I just remembered us talking about going to see Rush on their Signals tour. I think you may have even gone. Twenty-five years is a long time!

      Thanks for the comments about the post. I only wish we had some better answer for these questions. My reply to Aaron above sketches out some issues that make this harder than it should be. What do you think? I value your opinions.

  6. Good stuff, Rush. Percussion to die for. Another one of their songs has a line that goes “If you choose not to decide, you still have made a choice.” I think that is where the majority of Christians in this country are. We simply choose not to decide. Deep down inside, we know that how we are living is ultimately destructive, because it is living as the rich young ruler did, too tied up in his material possessions to give it up and follow Christ to the cross. But we are too comfortable to make the tough choice.

    I think that satan has succeeded brilliantly with capitalism where he failed with religion: He has diverted the church from the true path and so made us impotent to impact the lives of others. In fact, he has actually made the church in America missionaries, prostletizing the gospel of a destructive lifestyle of self-fulfillment and the worship of things. If we as a church are to change, we individually must be obedient to the call of Christ.

    I’ve been writing about faith on my blog, and I’m having problems with part three of the series, because it has to do with being obedient to the call of my faith. Obedient unto death. This life isn’t it. A Christian should never be satisfied with the things of this earth. If I am, then I have looked back, and have forsaken Christ.

    • David,

      Ironically, the song you mention is “Free Will.” That might cheese off some of my more hardcore Calvinist readers! 😉

      In the reply I wrote above to Aaron, I sketched out a few reasons why it’s harder than it used to be. Materialism aside, the structures the early Church built to help people are largely gone now. That’s one of the reasons we fight the paralysis to no avail. We can’t depend on the community of believers. That makes being fully born a nearly impossible chore in this country.

      Who are our role models today? The generation we need to look at for guidance on how to live a countercultural life fully sold out to the Lord are the ones who bought the lie hook, line, and sinker. What a blow to us! And the generation before them wasn’t much better.

      How do we change the Church system in this country? Is it talk like this blog, or is that just more talk?

    • SLW,

      Thanks for the link. I’ll check it out.

      As for pulling trigger, I think the problem for most of us is “What trigger?” Or “Who within the Body of Christ will be there by us when we pull it?” See my comments to Aaron at the top of the comments for more details.

      Hey, if you’ve got any wisdom, let us all in on it!

      • In your response to Aaron you said,
        “The problem for me is that I can’t see a way around these issues unless we solve them en masse. But no one has the time for that. Christian thinkers aren’t asking those questions. They’re still stuck fighting the culture wars, not asking how we can rebuild our community to make these kinds of God-ordained works possible.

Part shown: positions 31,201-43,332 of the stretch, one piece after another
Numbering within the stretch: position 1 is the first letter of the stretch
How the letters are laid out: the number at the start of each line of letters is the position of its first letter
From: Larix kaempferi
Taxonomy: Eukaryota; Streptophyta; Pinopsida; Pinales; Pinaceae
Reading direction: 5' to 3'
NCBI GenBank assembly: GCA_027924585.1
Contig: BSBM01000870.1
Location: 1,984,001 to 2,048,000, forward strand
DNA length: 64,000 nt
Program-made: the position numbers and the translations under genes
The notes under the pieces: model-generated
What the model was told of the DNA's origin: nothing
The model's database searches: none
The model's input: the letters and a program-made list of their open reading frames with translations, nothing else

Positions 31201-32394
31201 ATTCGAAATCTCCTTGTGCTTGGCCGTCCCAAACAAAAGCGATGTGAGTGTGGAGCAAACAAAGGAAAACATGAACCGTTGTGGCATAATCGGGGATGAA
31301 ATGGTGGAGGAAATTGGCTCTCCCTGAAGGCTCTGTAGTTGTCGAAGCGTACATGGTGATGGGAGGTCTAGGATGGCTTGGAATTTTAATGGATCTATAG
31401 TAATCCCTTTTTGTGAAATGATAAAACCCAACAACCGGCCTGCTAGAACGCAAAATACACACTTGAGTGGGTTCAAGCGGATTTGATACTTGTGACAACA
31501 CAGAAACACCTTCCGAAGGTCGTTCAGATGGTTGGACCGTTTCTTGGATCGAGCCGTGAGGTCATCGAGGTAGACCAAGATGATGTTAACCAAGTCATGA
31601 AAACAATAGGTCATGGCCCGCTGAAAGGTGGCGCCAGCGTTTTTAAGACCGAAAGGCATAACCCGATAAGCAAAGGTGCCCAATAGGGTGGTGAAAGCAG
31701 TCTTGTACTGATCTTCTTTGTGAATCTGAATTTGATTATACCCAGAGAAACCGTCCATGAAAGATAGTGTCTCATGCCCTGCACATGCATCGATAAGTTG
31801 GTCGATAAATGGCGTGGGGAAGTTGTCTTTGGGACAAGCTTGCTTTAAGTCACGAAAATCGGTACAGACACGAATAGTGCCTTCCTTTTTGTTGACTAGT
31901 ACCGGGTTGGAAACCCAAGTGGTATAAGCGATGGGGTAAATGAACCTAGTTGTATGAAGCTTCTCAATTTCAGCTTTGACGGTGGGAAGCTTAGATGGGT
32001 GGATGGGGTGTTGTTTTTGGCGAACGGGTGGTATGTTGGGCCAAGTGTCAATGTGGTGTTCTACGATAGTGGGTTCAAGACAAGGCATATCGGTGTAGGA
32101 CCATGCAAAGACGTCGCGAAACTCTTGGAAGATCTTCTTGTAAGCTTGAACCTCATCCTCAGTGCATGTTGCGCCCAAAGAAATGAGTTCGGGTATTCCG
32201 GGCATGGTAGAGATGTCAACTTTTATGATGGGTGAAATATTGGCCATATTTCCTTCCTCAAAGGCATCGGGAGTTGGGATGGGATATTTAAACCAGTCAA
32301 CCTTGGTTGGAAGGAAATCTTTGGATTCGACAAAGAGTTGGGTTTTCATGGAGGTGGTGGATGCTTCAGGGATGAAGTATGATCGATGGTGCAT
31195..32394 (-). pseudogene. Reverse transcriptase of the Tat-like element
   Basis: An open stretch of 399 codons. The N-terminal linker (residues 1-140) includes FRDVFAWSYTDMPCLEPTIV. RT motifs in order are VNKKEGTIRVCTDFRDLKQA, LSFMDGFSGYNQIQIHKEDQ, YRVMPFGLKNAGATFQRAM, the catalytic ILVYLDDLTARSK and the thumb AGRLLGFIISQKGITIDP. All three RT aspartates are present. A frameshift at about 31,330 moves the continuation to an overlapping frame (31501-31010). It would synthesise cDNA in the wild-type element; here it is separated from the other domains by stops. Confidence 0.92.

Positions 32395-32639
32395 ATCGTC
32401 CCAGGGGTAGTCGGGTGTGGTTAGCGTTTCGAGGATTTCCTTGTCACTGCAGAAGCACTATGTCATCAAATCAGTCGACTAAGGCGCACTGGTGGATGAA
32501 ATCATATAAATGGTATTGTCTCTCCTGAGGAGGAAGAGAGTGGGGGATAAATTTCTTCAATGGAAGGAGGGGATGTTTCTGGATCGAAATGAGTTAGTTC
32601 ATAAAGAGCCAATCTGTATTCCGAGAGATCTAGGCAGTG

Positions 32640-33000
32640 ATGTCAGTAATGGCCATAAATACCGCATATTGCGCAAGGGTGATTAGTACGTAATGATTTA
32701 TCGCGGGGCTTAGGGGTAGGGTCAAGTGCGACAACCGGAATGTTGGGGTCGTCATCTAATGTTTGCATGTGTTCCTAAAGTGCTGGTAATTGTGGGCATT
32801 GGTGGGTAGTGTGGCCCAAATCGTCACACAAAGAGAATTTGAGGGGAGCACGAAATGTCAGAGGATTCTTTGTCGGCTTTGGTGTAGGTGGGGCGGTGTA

I wish I had a solution for this, but all I can do is talk. I don’t know where to start on any of the rest of it. That’s the problem.”

        I hear you, but I can’t say I’m able to see things the same way. The answer will always be personal. God calls each of us by name and appoints us in the body to function as he sees fit. Nobody else is called to be exactly what we are called to be. However much we need one another in the body, each of us is responsible to be what God is calling us to be personally. If we are not fulfilling that call, whatever the reason, we can certainly expect to feel some level of internal dissonance and spiritual frustation. Ultimately, we will be left alone knowing that the terrible truth is that we just didn’t trust God enough to fulfill that call in us. To get there, sometimes we have to swallow hard, throw caution to the wind, and just start!

        It is true that the body doesn’t support, nurture, and resource the giftings of its people in a biblical fashion a lot of the time. As a pastor, I am endeavoring to rectify that situation in my congregation, but sometimes us leaders come up to the plate not ready to swing.

        Hopefully, this is not totally presumptuous, but Dan, if there is any way I can help you fulfill your call, I’ll give you whatever help I can any time I can (

        From the volume of comments here, I’d say you weren’t alone!

  7. A preacher once said, if you put your hand to the plow and look back, then turn around and put your hand back on the plow.

    If we all became missionaries, though, who would support us? When I hear about overseas missions, financial support typically comes from the West. Most missionaries from the West are not self-supporting. I heard from insiders at a large missions agency that applications to become missionaries went up dramatically after the bubble burst while giving went down. Such scenarios remind me of what the Lord told Eli: “And it shall come to pass, that every one that is left in thine house shall come and crouch to him for a piece of silver and a morsel of bread, and shall say, Put me, I pray thee, into one of the priests’ offices, that I may eat a piece of bread” (1 Samuel 2:36 KJV). It was not so dire, I think, after the heyday came to an end (and, lo, I continue to meet believers who are trying to make fortunes in the real estate market, a bubble which seems to be bursting now). But truly, for many Western and serious-minded believers, we want to make a lot of money, quit working forty- to eighty-hour weeks, and dedicate ourselves to the things of the Lord. At least that is what we tell ourselves as we work, save, and invest.